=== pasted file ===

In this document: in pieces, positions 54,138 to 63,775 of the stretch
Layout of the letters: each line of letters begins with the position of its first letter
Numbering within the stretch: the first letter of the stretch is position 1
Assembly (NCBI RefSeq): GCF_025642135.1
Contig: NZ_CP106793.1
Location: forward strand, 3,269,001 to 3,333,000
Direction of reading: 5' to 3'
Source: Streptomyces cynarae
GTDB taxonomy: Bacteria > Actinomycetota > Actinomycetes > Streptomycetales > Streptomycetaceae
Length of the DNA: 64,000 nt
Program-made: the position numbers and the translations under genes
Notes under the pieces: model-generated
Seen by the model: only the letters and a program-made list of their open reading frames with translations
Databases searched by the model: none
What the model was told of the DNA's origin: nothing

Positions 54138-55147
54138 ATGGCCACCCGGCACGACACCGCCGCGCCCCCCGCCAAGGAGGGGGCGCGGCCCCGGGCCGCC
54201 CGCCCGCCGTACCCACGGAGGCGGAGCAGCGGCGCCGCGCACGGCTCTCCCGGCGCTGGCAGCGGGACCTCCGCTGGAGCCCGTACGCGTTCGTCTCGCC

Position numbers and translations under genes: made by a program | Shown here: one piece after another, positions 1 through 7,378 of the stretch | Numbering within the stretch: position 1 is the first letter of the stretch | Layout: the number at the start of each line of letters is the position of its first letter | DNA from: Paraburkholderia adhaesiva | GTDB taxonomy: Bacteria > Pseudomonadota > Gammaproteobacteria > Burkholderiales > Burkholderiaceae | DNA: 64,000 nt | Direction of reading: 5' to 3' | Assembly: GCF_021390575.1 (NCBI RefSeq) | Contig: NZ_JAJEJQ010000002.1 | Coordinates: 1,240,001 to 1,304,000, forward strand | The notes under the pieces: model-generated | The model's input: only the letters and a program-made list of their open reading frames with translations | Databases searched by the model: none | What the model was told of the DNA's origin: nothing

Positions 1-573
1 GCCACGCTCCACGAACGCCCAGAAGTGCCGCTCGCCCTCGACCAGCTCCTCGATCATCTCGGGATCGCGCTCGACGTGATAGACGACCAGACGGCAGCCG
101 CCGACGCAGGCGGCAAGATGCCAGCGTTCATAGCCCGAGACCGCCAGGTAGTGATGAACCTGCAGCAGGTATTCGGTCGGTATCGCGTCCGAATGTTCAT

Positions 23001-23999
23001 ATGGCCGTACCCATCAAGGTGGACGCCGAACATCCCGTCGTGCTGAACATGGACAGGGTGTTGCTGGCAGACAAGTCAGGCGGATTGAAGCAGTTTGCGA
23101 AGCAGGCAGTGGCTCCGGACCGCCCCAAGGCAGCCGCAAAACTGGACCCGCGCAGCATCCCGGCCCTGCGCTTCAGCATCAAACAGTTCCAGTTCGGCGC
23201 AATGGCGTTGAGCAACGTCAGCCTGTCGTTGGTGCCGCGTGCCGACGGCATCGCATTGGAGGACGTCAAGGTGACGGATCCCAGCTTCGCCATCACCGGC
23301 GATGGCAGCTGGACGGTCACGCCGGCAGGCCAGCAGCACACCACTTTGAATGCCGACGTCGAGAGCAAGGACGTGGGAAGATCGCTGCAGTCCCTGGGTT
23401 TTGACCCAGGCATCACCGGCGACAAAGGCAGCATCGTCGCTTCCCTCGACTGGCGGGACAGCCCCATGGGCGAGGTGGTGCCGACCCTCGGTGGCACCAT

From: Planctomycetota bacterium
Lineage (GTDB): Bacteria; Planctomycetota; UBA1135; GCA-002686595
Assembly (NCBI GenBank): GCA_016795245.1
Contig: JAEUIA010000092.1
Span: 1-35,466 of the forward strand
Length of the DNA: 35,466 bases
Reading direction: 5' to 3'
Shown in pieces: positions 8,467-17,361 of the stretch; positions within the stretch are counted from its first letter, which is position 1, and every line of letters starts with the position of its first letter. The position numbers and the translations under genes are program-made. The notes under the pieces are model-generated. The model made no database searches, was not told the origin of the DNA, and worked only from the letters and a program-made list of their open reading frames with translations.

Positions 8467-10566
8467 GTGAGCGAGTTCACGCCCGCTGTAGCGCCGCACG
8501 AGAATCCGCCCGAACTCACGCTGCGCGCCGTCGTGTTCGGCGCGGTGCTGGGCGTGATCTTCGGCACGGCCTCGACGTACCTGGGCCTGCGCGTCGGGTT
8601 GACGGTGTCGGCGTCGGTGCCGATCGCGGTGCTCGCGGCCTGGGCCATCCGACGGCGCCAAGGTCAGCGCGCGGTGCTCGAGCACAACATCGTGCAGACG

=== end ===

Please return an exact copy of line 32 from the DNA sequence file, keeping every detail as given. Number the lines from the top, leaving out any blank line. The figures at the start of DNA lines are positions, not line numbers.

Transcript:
Contig: JAEUIA010000092.1